Vitale, ’77 team turn out to honor Duerod

A legendary coach returned to campus to honor one of his legendary players.

“Everything this man is celebrating tonight, he worked his tail off for it,” said Dick Vitale of Terry Duerod. “I could not be more proud of him.”

Before he became a famous ESPN broadcaster, Vitale coached the University of Detroit Titans men’s basketball team. He took his 1976-77 team, including Duerod, to the Sweet 16.

The team was five wins away from a national championship.

Vitale, Duerod and other members of that team reunited on campus Feb. 10 to see Duerod’s jersey retired at halftime of the men’s game.

“I used to see it happen to other players … and to have it happen for me is a blessing,’’ said Duerod.

He not only led his team to the Sweet 16 against Marquette, he also went on to win an NBA championship in 1981 with the Boston Celtics, playing alongside Larry Bird.

Duerod is the sixth leading scorer in school history.

“Everything I have today I paid the price for it years ago,” he said. “It all came with my love for this game and the extra hours I sacrificed. I did not do it by myself. The guys … (on the team) with me made it possible for me to get here.”

 After serving four years on the campus, Vitale coached the Detroit Pistons for a season.

“That experience taught me a lot, not only about basketball. I also gained a perspective on life as a whole,” he said. “It let me know who was really there for me. I may not have been a good pro basketball coach. However, I did end up touching 13 halls of fame.”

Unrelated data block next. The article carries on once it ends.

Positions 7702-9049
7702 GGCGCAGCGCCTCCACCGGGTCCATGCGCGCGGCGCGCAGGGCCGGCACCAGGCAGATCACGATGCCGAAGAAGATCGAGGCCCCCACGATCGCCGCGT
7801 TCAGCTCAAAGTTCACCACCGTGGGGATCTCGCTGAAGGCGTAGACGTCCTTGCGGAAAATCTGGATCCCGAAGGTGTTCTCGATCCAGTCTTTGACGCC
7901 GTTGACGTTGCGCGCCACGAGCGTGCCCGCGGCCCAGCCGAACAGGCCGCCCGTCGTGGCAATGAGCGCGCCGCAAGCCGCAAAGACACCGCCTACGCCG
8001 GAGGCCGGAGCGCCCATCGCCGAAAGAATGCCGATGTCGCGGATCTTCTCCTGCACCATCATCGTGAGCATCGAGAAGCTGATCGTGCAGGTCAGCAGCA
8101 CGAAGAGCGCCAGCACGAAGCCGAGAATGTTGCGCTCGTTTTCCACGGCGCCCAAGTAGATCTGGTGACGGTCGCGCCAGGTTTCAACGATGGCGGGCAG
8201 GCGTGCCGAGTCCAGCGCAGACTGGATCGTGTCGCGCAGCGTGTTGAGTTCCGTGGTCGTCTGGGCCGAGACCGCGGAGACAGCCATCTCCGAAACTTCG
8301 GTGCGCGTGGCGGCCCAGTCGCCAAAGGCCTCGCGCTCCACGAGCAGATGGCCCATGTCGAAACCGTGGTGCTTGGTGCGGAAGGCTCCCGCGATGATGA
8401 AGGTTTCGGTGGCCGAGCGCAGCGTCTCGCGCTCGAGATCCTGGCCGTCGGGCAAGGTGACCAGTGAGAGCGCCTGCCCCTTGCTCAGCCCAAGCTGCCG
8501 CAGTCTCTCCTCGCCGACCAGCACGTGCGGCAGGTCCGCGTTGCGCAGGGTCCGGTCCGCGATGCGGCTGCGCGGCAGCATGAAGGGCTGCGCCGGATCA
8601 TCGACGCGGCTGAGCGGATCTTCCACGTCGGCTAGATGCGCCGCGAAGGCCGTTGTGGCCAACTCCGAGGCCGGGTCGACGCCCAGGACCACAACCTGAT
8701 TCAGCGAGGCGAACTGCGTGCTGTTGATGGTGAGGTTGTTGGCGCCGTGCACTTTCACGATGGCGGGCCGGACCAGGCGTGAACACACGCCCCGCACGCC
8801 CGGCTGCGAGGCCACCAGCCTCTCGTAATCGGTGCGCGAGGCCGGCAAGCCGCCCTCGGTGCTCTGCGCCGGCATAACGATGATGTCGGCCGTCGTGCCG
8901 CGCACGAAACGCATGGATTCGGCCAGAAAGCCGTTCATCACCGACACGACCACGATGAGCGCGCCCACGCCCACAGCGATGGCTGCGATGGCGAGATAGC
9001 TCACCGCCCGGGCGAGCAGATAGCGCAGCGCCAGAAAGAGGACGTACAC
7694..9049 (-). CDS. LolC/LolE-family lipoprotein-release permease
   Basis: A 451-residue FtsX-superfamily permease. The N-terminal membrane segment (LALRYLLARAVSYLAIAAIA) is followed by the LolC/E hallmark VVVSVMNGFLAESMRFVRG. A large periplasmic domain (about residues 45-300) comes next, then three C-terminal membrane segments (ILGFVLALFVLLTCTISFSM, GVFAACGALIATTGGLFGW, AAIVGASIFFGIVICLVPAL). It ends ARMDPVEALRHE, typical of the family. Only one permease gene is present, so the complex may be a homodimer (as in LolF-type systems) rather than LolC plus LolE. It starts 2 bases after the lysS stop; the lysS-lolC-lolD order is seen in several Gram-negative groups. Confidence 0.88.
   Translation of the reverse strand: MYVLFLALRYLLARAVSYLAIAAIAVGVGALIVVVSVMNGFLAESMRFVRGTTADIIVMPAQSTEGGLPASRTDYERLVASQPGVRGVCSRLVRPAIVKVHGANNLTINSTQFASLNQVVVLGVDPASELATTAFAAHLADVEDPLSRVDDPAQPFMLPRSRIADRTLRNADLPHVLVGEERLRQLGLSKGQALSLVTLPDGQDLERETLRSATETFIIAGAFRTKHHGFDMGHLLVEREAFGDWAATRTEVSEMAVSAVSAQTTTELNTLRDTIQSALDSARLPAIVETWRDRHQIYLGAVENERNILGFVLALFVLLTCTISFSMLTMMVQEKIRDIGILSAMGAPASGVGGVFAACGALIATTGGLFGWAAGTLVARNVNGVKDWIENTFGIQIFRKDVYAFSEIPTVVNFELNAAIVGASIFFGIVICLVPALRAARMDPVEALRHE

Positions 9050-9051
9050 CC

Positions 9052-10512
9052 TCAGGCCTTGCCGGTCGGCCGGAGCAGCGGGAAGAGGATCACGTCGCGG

The 1976-77 team was one of the best teams in Michigan that season, beating both Michigan and Michigan State.

“Michigan was scared to play us back in this time period,” noted Duerod. “We were the most feared team in Michigan.”

And Calihan Hall was one of the most-feared sports venues in the country, Vitale said.

“No team ever wanted to come here,” he said.

The 1976-77 squad was a brotherhood, Vitale said, and the team members loved and cared for one another.

Ron Bostick was part of the historic run. Afterward, he played in the NBA for the Milwaukee Bucks after being picked in the seventh round of the 1977 draft.

 The team went 26-3 that year, the best record in the history of the school. The Titans upset Marquette, which was ranked number seven in the country that year.

 “We competed at the highest level at all times and never left the floor with any doubt that we gave effort,” said Bostick. “The Marquette game was a historic night for me and my brothers. We told ourselves that we will not let this team outplay us.”

In the tournament, the Titans wound up losing to the Michigan Wolverines, the number one team in the country that year.

It was the only Titans team in the history of the university to make it to the Sweet 16.

“Everybody who was on this roster had what it took to bring home the national title. I would not do anything different. I love these guys,” said Vitale. “I honestly feel if we did not come up short against Michigan, no other team would have been able to stop us.”

After his ball-playing days, Terry Duerod became a Detroit firefighter. He is retired now.

“To be able to share this moment with all of my brothers brings me tears of joy,” he said. “I would not want to share this with any other group. I am thankful for the game of basketball. Not only did I get an education, I also built lifelong friendships.”